Posted by bigtruck169 |
Jul 29, 2014 @ 07:34 AM | 857 Views
Amazing WW2 Aircraft Facts
These are very moving statistics.
On average 6600 American service men died per MONTH, during WW2 (about 220 a day).
People who were not around during WW2 have no understanding of the magnitude. This gives some insight.
276,000 aircraft manufactured in the US .
43,000 planes lost overseas, including 23,000 in combat.
14,000 lost in the continental U.S.
Please read before clicking on link below. It will explain and be more interesting. The U-2 is considered the most difficult plane in the world to fly. Each pilot has a co-pilot, who chases the plane on the runway in a sports car. Most of the cars are either Pontiac GTO's or Chevrolet Camaro, that the Air Force buys - American. The chase cars talk the pilot down as he lands on a bicycle-style landing gear. In that spacesuit, the pilot in the plane simply cannot get a good view of the runway. Upon takeoff, the wings on this plane, which extend 103 feet from tip to tip, literally, flap. To stabilize the wings on the runway, two pogo sticks on wheels prop up the ends of the wings. As the plane flies away, the pogo sticks drop off.
The plane climbs at an amazing rate of nearly 10,000 feet a minute. Within about four minutes, I was at 40,000 feet higher than most commercial airplanes. We kept going up to 13 miles above Earth's surface. You get an incredible sensation up there. As you look out the windows, it feels like you're floating; it feels like you're not moving, but you're actually going 500 mph. The U-2 was built to go higher than any other aircraft. In fact, today, more than 50 years since it went into production, the U-2 flies higher than any aircraft in the world, with the exception of the space shuttle.
It is flying more missions and longer missions than ever before, with nearly 70 missions a month over Iraq and Afghanistan , an operational tempo that is...Continue Reading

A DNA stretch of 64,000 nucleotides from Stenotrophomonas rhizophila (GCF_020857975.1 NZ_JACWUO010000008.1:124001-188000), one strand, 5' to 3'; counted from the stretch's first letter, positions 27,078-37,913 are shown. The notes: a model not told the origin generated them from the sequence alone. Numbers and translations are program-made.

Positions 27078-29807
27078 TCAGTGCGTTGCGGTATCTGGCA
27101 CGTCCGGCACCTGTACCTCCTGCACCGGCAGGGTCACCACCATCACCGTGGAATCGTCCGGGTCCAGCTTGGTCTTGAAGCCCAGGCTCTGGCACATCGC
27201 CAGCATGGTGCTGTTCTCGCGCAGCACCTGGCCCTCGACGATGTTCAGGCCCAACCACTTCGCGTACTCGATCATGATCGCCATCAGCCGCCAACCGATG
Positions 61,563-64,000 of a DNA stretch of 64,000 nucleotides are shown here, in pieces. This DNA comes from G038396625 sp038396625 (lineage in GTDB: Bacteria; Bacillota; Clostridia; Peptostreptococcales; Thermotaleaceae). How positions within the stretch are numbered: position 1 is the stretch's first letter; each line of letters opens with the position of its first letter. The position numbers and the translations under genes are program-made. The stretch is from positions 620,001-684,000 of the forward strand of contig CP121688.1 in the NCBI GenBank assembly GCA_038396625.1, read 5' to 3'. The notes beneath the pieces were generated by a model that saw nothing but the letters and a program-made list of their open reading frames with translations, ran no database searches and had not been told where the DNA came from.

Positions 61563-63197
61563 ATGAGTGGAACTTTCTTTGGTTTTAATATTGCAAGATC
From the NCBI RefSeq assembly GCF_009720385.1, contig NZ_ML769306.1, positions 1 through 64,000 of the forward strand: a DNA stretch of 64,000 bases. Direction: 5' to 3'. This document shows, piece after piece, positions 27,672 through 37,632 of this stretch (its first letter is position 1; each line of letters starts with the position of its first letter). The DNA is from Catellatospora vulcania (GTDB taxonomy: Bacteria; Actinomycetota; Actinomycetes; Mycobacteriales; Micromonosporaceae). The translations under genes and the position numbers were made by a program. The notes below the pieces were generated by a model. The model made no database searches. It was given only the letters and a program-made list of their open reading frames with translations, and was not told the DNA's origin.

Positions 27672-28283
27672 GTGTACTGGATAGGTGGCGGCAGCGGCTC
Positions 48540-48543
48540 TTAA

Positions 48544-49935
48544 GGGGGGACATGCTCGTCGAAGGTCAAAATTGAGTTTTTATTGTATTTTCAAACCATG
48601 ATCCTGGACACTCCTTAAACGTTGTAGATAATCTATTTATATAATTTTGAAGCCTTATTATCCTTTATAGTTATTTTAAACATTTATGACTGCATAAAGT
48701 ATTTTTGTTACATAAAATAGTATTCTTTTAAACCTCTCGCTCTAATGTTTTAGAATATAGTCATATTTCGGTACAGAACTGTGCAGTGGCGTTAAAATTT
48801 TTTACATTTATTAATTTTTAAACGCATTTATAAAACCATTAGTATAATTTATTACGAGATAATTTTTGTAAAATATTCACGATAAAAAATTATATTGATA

The advantages to a V-tail are for the most part more structural than aerodynamic. The whetted area is essentially the same, but they have less interference drag than a conventional tail (fewer corners, and usually wider angles in those corners).
In addition, dividing up the same total area into only two surfaces instead of three means that their span loading and/or Reynolds numbers will be better. This becomes increasingly significant the smaller you get, so it can be a very important factor for models. This is part of the reason why V-tails are more common on models than on full-scale aircraft. They also have some of the same aerodynamic benefits as T-tails, but without the T-tails' deep stall problems and horrendous structural penalties.
OTOH, there is some destructive interference between the panels of a V-tail for yaw stabilization and rudder authority, which is a disadvantage in full-scale. However, in my experience, the effects of the improved span loading and Reynolds numbers usually more than make up for this in most model aircraft applications.
Structurally, a V-tail keeps most of the structural weight low, close to the axis of the tail boom, like a conventional tail. This keeps the torsional loads on the tailboom small during groundloops and other landing mishaps (the...Continue Reading
Ultracote and Monokote color paint match charts for mixing PPG paint.
Quick jump to your color below:
Ultracote: Orange, Yellow, Flame Red, Deep Blue, Black, White, Deep Red, True Red, Midnight Blue, Aluminum, Purple, Cub Yellow, Sky Blue
Monokote: Jet White, Royal Blue, Insignia Blue, Dark Red, Metallic Red, Red (miscle), Black, Sky Blue, Cub Yellow, Aluminum, Maroon, True Red, Metallic Blue, Purple
Note: Below the folloing links is the chart in text form, which is quick loading. You may also click the links to view the original JPG files of the scanned data, which has more information but takes a long time to load (up to 1MB!).
JPG #1 Ultracote Orange, Yellow, Flame Red, Deep Blue
JPG #2 Ultracote Black, White, Deep Red, True Red
JPG #3 Ultracote Midnight Blue, Aluminum, Purple, Cub Yellow
JPG #4 Ultracote Sky Blue
JPG #4 Monokote Jet White, Royal Blue,
JPG #5 Monokote Insignia Blue, Dark Red, Metallic Red, Red (miscle)
JPG #6 Monokote Black, Sky Blue, Cub Yellow, Aluminum
JPG #7 Monokote Maroon, True Red, Metallic Blue, Purple
Ultracote Orange Base Color Parts Cumulative
DMC900 Strong White 48.9 48.9
DMC908 Strong Yellow Oxide 23.0 71.9
DMC907 Yellow Shade Moly Orange 610.9 682.8
DMC906 Medium Chrome Yellow 757.9 1440.7
Ultracote Yellow Base Color Parts Cumulative